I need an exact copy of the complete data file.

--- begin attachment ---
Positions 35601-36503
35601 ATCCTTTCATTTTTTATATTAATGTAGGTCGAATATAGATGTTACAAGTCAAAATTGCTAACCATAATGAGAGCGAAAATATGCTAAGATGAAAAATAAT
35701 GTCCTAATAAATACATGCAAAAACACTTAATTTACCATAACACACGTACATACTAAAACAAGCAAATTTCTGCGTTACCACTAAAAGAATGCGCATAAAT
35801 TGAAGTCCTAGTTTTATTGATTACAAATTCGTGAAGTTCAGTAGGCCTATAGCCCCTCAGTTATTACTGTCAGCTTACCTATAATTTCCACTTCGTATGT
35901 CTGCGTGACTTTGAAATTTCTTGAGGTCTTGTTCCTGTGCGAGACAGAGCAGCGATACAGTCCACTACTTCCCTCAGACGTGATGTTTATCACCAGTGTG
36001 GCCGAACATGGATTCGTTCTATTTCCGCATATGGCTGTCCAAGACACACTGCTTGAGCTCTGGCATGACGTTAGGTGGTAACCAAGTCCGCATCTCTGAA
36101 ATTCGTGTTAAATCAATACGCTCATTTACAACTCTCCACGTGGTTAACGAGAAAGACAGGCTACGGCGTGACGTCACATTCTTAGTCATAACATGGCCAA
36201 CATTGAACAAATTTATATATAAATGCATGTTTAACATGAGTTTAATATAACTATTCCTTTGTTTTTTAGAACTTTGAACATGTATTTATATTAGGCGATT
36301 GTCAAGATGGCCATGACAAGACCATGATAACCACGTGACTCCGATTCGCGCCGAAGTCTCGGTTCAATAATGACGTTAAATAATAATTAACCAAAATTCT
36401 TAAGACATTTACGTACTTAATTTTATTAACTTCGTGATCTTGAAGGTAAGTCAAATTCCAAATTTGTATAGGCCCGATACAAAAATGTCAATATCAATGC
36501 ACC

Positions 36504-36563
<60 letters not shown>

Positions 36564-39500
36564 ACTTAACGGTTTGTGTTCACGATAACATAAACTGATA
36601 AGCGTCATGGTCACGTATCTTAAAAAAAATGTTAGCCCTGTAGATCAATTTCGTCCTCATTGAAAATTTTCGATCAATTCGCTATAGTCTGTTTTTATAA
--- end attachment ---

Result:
Positions 35601-36503
35601 ATCCTTTCATTTTTTATATTAATGTAGGTCGAATATAGATGTTACAAGTCAAAATTGCTAACCATAATGAGAGCGAAAATATGCTAAGATGAAAAATAAT
35701 GTCCTAATAAATACATGCAAAAACACTTAATTTACCATAACACACGTACATACTAAAACAAGCAAATTTCTGCGTTACCACTAAAAGAATGCGCATAAAT
35801 TGAAGTCCTAGTTTTATTGATTACAAATTCGTGAAGTTCAGTAGGCCTATAGCCCCTCAGTTATTACTGTCAGCTTACCTATAATTTCCACTTCGTATGT
35901 CTGCGTGACTTTGAAATTTCTTGAGGTCTTGTTCCTGTGCGAGACAGAGCAGCGATACAGTCCACTACTTCCCTCAGACGTGATGTTTATCACCAGTGTG
36001 GCCGAACATGGATTCGTTCTATTTCCGCATATGGCTGTCCAAGACACACTGCTTGAGCTCTGGCATGACGTTAGGTGGTAACCAAGTCCGCATCTCTGAA
36101 ATTCGTGTTAAATCAATACGCTCATTTACAACTCTCCACGTGGTTAACGAGAAAGACAGGCTACGGCGTGACGTCACATTCTTAGTCATAACATGGCCAA
36201 CATTGAACAAATTTATATATAAATGCATGTTTAACATGAGTTTAATATAACTATTCCTTTGTTTTTTAGAACTTTGAACATGTATTTATATTAGGCGATT
36301 GTCAAGATGGCCATGACAAGACCATGATAACCACGTGACTCCGATTCGCGCCGAAGTCTCGGTTCAATAATGACGTTAAATAATAATTAACCAAAATTCT
36401 TAAGACATTTACGTACTTAATTTTATTAACTTCGTGATCTTGAAGGTAAGTCAAATTCCAAATTTGTATAGGCCCGATACAAAAATGTCAATATCAATGC
36501 ACC

Positions 36504-36563
<60 letters not shown>

Positions 36564-39500
36564 ACTTAACGGTTTGTGTTCACGATAACATAAACTGATA
36601 AGCGTCATGGTCACGTATCTTAAAAAAAATGTTAGCCCTGTAGATCAATTTCGTCCTCATTGAAAATTTTCGATCAATTCGCTATAGTCTGTTTTTATAA